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Here’s what the Lions can hope for in return for Golden Tate

The Lions’ decision to trade Golden Tate at the deadline last season hasn’t turned out great so far. The offense fell apart without him, whereas an Eagles team that was similarly a game back from first place turned the season around and won a wildcard playoff contest on his game-winning touchdown.

But that’s how trades can look at first when it’s a player for a draft pick. The Lions’ end of the deal was always future, long theoretical, and now those theories can come into focus a little bit better.

After the Eagles fell short of the Saints in the divisional round, Tate became a free agent and the trade became official: Detroit will receive the 88th pick in the 2019 draft, or the 24th selection in the third round.

The trade replenished the pick they forfeited to acquire defensive lineman Da’Shawn Hand in the draft last year. It gives Detroit a steady stream of one pick per round through the first two days of the draft.

The hit rate on a late third-round pick is all over the map, of course. The draft is a guessing game in its nature, and by the 88th pick, those guesses can become more wild. But it also gives the Lions the chance of hitting on something really good that could play on a cheap rookie deal for the next four years.

General manager Bob Quinn has had success in this round so far, nabbing center Graham Glasgow in 2016 and wide receiver Kenny Golladay in 2017. Both came after the 88th pick but are fully entrenched as starters now, and Golladay was our choice for offensive MVP this season. Last year’s third-rounder, safety Tracy Walker, will start to show his worth with an expanded role this year.

Quinn has had his misses elsewhere in the draft, notably the second-rounder he spent on cornerback Teez Tabor in 2017, so you don’t want to read too much into his third-round success either. But this is largely the way the Patriots built their defenses, by turning expiring contracts or high picks into seconds and thirds and forming a collection of affordable pieces they could keep together for a little while.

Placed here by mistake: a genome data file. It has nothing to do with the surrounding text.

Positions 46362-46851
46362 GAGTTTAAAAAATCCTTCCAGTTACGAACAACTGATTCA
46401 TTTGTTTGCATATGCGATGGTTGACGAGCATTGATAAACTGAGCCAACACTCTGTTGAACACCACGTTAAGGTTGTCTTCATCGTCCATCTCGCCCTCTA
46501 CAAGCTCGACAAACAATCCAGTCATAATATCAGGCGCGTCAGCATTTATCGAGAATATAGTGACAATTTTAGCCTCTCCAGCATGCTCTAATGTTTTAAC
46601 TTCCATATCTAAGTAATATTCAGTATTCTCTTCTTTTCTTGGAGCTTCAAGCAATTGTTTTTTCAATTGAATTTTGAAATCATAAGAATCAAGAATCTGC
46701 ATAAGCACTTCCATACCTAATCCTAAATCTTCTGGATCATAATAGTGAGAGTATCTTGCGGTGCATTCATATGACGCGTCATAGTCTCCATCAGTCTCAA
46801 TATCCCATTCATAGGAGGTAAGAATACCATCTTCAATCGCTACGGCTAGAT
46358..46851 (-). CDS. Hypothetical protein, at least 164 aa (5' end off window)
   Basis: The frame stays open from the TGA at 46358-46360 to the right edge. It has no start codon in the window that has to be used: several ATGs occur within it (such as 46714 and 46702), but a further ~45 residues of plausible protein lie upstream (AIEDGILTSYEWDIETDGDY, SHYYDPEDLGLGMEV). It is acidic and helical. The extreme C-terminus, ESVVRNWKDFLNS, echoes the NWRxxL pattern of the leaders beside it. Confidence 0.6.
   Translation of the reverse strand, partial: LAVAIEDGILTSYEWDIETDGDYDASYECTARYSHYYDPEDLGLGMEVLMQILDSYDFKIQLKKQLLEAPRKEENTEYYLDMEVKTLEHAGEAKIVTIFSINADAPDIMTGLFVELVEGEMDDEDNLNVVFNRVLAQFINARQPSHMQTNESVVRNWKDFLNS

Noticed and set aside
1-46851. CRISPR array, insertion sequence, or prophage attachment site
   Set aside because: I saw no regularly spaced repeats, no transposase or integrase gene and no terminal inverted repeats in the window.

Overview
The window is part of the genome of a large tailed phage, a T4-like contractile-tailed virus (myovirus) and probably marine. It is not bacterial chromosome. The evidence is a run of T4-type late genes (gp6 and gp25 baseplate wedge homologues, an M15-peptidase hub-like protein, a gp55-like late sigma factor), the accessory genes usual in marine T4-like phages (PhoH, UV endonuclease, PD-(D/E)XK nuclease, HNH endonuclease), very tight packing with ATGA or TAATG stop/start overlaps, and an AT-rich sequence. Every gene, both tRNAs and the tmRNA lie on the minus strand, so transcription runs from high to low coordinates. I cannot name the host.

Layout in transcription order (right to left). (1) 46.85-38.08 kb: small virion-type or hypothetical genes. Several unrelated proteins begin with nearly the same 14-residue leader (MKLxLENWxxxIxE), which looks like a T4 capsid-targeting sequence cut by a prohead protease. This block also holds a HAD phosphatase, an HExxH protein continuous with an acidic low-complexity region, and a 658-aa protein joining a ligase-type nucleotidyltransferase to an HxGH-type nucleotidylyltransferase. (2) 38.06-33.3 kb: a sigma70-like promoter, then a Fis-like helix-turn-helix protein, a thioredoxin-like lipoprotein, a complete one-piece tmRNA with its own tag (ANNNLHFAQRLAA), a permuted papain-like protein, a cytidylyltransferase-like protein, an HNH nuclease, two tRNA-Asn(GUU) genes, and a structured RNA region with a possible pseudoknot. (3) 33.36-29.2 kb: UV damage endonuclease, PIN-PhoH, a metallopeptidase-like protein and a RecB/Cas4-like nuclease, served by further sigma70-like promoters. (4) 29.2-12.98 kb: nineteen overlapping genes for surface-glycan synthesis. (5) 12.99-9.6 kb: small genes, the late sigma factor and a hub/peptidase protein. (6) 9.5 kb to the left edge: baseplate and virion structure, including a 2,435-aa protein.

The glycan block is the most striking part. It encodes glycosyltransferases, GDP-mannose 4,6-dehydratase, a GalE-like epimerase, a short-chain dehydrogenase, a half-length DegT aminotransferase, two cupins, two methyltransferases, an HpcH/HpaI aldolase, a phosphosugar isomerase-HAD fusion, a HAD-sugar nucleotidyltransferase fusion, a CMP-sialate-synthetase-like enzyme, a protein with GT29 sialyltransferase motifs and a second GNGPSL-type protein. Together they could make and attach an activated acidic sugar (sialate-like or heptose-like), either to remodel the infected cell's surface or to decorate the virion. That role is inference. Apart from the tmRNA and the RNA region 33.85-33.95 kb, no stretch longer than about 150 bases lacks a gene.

The past decade of draft history shows the Lions could potentially find a star with this pick. In that span, the 88th pick has produced Vikings defensive end Danielle Hunter, who has 40 sacks in four seasons; and Eagles quarterback Nick Foles, who has a Super Bowl MVP trophy and is ready to cash in on a big pay day. In the 10 picks after that selection in the past decade, teams have found Pro Bowlers in tight end Jimmy Graham, wide receiver T.Y. Hilton, guard Trai Turner, linebacker NaVorro Bowman and defensive end Akiem Hicks.

Many of the picks have been mere solid contributors, more in the Glasgow camp. The 88th pick has produced Andre Roberts, whose kick return skills the Lions got to own in 2016; and Kyler Fackrell, who had 10.5 sacks as a situational pass rusher in Green Bay this year. In the 10 picks after that spot, teams have landed quarterback Jacoby Brissett and wide receivers John Brown and Donte Moncrief.

And, of course, the 88th pick has had its busts. Names like Corey Lemonier, Johnny Patrick and Will Clarke have never amounted to much of anything. A majority of the players taken after them in these drafts are no longer in the league either.

The Lions gave up their chance at the playoffs when they dealt Tate to the Eagles while a game out of first place. The hope was to land something of major help in the future. History shows they have the opportunity, but it can also go for nothing.

That’s just the nature of the draft.

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